"I'm preparing like when I was a rookie, climbing mountains, running on the beach, and exercising hard so that I can arrive at Spring Training in optimal shape," he said, as relayed by Joiner Martinez at LĂ­der en Deportes. "I want to stay in Chicago for the two seasons I still have with the team. I'm not a coward who would take the back door out of the majors."
Tack onto that, the Cubs may very well be in legit contention for the second NL Wild Card in 2012. The latest Oliver projections have the Cubs within reach of an 85-win season. I have been saying for a while that the Cubs need at least two years to rebuild into a winning team, but honestly, a few prudent acquisitions and they may be in the playoffs in 2012.

And that, frankly, is stunning. Maybe they acquire Yu Darvish and Prince Fielder? That would be another huge bump and frankly not a bad long term move either, because both are relatively young (Darvish moreso than Fielder). A bit more pitching depth, a big year for Zambrano (think: 3.50 FIP; great, but not amazing) and suddenly the Cubs look legitimate.

Get ready Cubs fans. The Big Zanta Clause is coming back to town, and he may be bringing presents.

Friday, December 9, 2011

Narrative Ninja: Carlos Boozer

What do the Bulls Need?
There's two camps when it comes to this topic: one side doesn't believe the Bulls need a two-guard but rather Carlos Boozer playing up to his career average numbers in the Playoffs. The other side of the argument is that the Bulls needed a two guard, like, yesterday.

In regards to Boozer, there was a decline but was it substantial enough to warrant scapegoat status?

I believe we suffer from Narrative Ninja when it comes to Boozer -- we remember more bad than good. It's true, he did not have the best playoff performance, but neither did Derrick Rose -- yes, I went there. Hey, we love scapegoats in Chicago so hellwithit... Boozer is our scapegoat.

Personally, I'll take a guy that can score 17 points, grab 11 boards, and have a true shooting percentage of 52% against the Heat any day:

In Game 1, vs. the Heat Boozer played decently (a tad below his average) and in Games 3 & 4, Booze actually played very well (the Bulls lost both of those games):

Our Narrative Ninjas remember Game 5 from Boozer and we shiver. Yes, it was bad. But the problem isn't that Carlos Boozer is a bad player as I have heard on these windy streets... nay. There's something underneath the surface that didn't improve last season. Nick Friedell points out:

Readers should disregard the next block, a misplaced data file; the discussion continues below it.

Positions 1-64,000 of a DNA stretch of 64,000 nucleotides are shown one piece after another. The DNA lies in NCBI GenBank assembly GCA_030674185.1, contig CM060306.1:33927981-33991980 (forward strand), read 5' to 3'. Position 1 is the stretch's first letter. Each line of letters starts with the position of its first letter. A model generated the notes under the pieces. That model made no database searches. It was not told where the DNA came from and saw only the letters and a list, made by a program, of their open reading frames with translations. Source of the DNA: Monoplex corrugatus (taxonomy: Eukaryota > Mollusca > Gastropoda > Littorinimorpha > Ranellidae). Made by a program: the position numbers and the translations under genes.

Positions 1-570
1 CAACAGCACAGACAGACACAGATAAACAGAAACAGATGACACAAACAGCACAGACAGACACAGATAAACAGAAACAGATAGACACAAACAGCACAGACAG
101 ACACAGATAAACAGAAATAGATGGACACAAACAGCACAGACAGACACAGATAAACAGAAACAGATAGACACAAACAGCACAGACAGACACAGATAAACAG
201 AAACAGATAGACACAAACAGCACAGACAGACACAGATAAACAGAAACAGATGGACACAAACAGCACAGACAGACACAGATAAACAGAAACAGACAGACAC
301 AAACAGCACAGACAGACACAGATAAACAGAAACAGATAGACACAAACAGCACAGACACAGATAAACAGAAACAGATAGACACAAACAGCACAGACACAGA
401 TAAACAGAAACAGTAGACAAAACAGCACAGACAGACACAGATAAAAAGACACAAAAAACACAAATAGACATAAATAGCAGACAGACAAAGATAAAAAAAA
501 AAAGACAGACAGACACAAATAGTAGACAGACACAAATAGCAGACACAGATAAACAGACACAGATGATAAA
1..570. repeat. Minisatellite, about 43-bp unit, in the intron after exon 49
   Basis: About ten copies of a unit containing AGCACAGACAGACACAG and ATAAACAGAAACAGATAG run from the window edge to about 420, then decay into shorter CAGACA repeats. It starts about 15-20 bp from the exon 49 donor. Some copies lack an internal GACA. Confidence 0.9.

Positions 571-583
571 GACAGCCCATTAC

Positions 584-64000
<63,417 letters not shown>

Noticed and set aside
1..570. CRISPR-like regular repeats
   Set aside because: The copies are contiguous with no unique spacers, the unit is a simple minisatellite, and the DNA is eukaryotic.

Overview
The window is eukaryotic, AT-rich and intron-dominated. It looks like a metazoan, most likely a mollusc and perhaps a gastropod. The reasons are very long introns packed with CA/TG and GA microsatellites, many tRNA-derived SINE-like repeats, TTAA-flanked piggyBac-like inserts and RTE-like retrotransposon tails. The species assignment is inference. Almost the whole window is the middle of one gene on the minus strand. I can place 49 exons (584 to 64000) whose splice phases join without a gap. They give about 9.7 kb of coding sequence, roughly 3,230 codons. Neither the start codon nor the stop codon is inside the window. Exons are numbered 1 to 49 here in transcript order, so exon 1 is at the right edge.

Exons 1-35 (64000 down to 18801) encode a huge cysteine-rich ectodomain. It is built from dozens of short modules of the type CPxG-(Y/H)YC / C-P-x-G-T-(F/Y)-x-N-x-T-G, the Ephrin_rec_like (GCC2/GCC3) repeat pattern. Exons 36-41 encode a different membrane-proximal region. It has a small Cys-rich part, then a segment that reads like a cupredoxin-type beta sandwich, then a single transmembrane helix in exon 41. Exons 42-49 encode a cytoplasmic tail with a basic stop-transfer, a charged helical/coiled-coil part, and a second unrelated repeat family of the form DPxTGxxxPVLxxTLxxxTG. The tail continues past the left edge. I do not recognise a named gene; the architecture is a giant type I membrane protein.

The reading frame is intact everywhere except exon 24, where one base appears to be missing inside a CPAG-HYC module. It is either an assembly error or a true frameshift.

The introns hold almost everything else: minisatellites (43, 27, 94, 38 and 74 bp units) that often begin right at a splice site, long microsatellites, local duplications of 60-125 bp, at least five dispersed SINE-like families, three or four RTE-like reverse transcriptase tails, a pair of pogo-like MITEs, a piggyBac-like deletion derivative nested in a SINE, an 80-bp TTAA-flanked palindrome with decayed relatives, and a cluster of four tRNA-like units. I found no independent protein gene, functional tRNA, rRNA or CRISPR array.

People can talk about how the Bulls' biggest weakness is the need for a scoring two guard who can take some pressure off of Rose. While that is certainly the team's biggest issue heading into the new season, the other big one, which has gotten lost in the hoopla for another perimeter scorer, is the fact that two of the Bulls' best players didn't complement each other very well on the floor last season. If the Bulls want to take the next step in their progression next year, Thibodeau must find a way for Noah and Boozer to coexist on the floor together on both offense and defense. If they don't the Bulls still won't be able to win a title ... no matter who the two-guard is.
Couldn't agree more. The Bulls need to establish synergy between Boozer and Noah then add a complimentary piece at the two-guard. Until that happens, Boozer will continue to be the scapegoat for no apparent reason.

This is Chicago, after all.

Thursday, December 8, 2011

Albert Pujols Signs With The Los Angeles Angels

Albert Pujols signed with the L.A. Angels this morning.

Let's have some Nazi kids with Chinese subtitles sing my emotions:

Monday, December 5, 2011

Ron Santo Elected To Hall Of Fame, One Year Late

Today, the Baseball Hall of Fame announced that former Chicago Cubs third baseman and radio commentator Ron Santo is a Hall of Famer. Santo died December 3, 2010 — a year and two days ago — from complication of the diabetes that made him play beneath his talents for 15 years, made him keep candy bars in his locker, made him end his career at the age of 34 (while most other Hall of Fame third baseman played into their 40s), and eventually made him begin life anew in a wheel chair.

I'm sick. Sick. That Santo could not have been elected during his life.

I don't care about the Hall of Fame. It's a stupid little club created by writers. It's full of cheaters and racists and New York Yankees who had whatever careers but just happened to be on the right team. Half it's members stood out only because segregation artificially kept the talent pool at a minimum; the other half benefited from cocaine, greenies, the clear, and HGH.

The only reason the Hall means anything to me is because it meant something to Ronnie. Santo spent his summers at my house, bumbling his way through a Cubs game, collapsing and moaning with each error and caught stealing, rising and flying with each Cubs homer and run.

Santo was part of Chicago; he was part of the family; he was what made the game good. A solid, hard-working man. A man who daily overcame unfair physical obstacles to play at an elite level. A company man who never gave up on his team.

Shame on the Hall of Fame voters. Shame on the Veteran's Committee. He's in there now. It was an inevitability; he was going to make it someday. Once the BBWAA is run by sabermetricians (a matter of time), Santo was going to be a stand-up triple, an easy run. He was in.

Shame on them for not giving Santo the pleasure of his one last hope.

Congratulations to Ronnie. Congrats to his family, who today probably feel somewhat stung like me. And congrats to the Golden Era Committee, who finally redressed the Hall's great error.

This heel-click goes out to you, Ronnie.